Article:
The photographer lived up the street from where M. and I were working, and she stopped us as we loaded the van one afternoon. “Do you have time to look at my door?” We did. We walked with her up the block a few houses, and she explained a problem with the knob. M. examined the hardware. I stood in the front hall and tried to get a look around.
“Do you have an allen wrench?” M. asked her.
She disappeared around a corner. She had smiling eyes and, in her mid-seventies, moved softly. Her work was familiar – Elsa Dorfman is known for her large format Polaroid portraits against blank backdrops of couples and families and bigdeals of the Beat scene. She’s photographed Allen Ginsberg and Robert Creely, Bob Dylan, Denise Levertov, Jonathan Richman, and more.
“Is this it?” she said, handing M. the tool.
“Exactly,” said M. “And do you have a Phillips head screwdriver?”
I’d spoken to Elsa on the phone some years ago, interviewed her for a piece that ran in the 40th anniversary issue of the Boston Phoenix. I told her so, and said it was nice to meet her in person, and she said, “Well at least you have a real job now and don’t have to worry about any more newspapers disappearing.”
She came back with the screwdriver and a hammer as well. “I’m finding all these things in the kitchen,” she said. “You can tell what sort of cook I am.” All of us laughed.
M. futzed with the knob and made things tighter.
“Wonderful,” Elsa said. “It’s a miracle.”
“It’s a temporary solution,” M. said of the door.
“That’s all right,” Elsa said, smiling. “Life is temporary.”
[All photographs by Elsa Dorfman]
These are my workpants. Paint stained, browned in the knees and thighs where sawdust has settled permanently, crusted at the pockets where I’ve wiped glue from my fingers and it’s dried as hard as seashells.
In a surreality which feels a little weird to talk about, Norton sent a photographer to Cambridge to take photographs of me for when the book comes out. He asked after my work clothes. I showed him these jeans. He said they’d be good for the shoot, but here, he said, running his fingers over some wrinkles, we’ll need to get rid of these.
So on Sunday evening, I laid my workpants on the ironing board. I licked my finger and touched the iron to see if it was hot enough to hear a sizzle. And I ran the iron across my workpants, wondering if the paint would melt, or the glue. And I thought about M. and how hard she would laugh when she heard about this.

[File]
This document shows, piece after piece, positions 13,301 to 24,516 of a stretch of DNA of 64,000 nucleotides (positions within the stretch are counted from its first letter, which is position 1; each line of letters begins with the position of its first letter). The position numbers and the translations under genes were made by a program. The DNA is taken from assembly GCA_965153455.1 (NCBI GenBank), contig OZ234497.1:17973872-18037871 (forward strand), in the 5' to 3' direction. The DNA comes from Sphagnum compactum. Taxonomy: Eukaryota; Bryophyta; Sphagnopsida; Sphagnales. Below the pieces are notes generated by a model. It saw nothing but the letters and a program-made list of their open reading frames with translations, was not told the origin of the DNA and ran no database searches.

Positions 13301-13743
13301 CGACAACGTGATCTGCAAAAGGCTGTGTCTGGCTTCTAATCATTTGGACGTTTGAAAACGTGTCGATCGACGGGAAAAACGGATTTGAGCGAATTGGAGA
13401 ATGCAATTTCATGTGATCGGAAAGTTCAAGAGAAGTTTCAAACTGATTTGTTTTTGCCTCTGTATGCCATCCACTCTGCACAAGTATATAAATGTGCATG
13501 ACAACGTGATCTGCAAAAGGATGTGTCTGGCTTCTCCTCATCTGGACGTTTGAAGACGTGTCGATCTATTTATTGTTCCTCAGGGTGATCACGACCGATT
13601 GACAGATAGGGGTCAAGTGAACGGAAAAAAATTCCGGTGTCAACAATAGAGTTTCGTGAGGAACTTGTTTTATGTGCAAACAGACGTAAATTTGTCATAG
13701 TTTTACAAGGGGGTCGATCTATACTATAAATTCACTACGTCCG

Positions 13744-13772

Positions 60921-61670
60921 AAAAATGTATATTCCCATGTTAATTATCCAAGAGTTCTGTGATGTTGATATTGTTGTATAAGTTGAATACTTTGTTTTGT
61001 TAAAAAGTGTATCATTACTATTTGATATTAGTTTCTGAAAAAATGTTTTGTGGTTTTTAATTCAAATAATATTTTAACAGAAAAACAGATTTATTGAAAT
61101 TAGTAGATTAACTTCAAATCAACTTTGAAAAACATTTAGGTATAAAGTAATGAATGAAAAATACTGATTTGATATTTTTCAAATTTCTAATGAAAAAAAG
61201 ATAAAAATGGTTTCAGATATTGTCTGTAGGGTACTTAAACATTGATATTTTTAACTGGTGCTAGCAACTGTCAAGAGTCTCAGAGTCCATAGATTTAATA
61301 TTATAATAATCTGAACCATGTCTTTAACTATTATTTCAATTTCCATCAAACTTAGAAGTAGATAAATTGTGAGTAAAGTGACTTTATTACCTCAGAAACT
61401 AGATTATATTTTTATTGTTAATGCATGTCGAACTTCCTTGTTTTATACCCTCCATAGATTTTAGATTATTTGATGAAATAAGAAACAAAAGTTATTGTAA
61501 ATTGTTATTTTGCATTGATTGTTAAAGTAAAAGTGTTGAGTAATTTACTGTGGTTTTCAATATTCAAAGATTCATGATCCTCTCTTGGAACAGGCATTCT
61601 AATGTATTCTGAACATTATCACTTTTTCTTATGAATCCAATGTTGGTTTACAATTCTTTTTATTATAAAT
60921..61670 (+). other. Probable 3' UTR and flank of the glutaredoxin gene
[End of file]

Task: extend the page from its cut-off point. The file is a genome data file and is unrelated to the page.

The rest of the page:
"There is an old song that says ‘the brushwood we gather — stack it together, it makes a hut; pull it apart, a field once more.’ Such is our way of thinking — we find beauty not in the thing itself but in the patterns of shadows, the light and the darkness, that one thing against another creates."
From In Praise of Shadows by Jun’ichiro Tanizaki.
Photograph by Jon Creamer, who you should follow here.
Before, during, and after. Window work makes me nervous. There’s an urgency to it – once you open the house, you have to make sure it’s closed again before the end of the day. Yesterday, in a third floor bedroom of a tall house in Lexington, we took out one window to be replaced with another more than double its size. To put in a new window is to make a wound in a house, slice open its skin, yank, tug, pry, and it’s got to be done before night, else creatures come in, and wind, and rain. We sawed and cut and leaned out and lifted. “It’s going to rain tomorrow,” was said several times throughout the afternoon, as reminder, as motivator. We dismantled the house, like brutal surgeons working from the inside out, and fitted the window in by the end of a long, physical day. This morning, I can feel the work in my shoulders, neck, and back.
Months and months and months, and then a week ago I submitted the final draft of the book I’ve been working on, and this morning, it goes into production. Relieved to say: Hammer Head: The Making of a Carpenter will be out early next year from W.W. Norton.
The mothers talked of paper towels. The three of them in the kitchen on a summer evening, gathered for a cook-out at our house. They leaned against counters in long skirts, baggy pleated shorts. The fathers positioned themselves by the grill out back, talking with their eyes on the meat. The teenagers, six of us, weren’t sure if we were flirting. I came in from outside, spooned pasta salad onto my plate and listened to the mothers as they talked pros and cons of different brands of paper towels. Brawny, Bounty, Scott, absorptive, expensive, like cleaning up with toilet paper. I turned away from the big yellow serving bowl of pasta salad and stared at them. I narrowed my eyes.
“This is what you’re talking about?” I said. I couldn’t help it. “This is your conversation?” I was sixteen. “You’re talking about paper towels?”
I was deep into a mis-timed Jack Kerouac phase, and their conversation provoked an immediate and ferocious indignation. “The only people for me are the mad ones, the ones who are mad to live, mad to talk, mad to be saved, desirous of everything at the same time, the ones who never yawn or say a commonplace thing, but burn, burn, burn like fabulous yellow roman candles exploding like spiders across the stars.” That’s the buzz I was on, so you can see why the absorbency of paper towels didn’t jibe with me. The conversation struck me as an insult to existence, the epitome of suburban emptiness, representative of everything that ought to be avoided to achieve the sort of sinning adventurous lust-out life that appealed to me so much then. What could be more at odds with roman candles exploding like spiders across the stars than a cold paper towel soggy in the palm?
The mothers looked at me. I was righteous in my anger. If they rebuked me, I don’t remember. If they said anything to defend themselves, I don’t remember. I stormed off pretending not to see when a tortellini fell from my plate onto the kitchen floor. Let them use their paper towels for that, I fumed.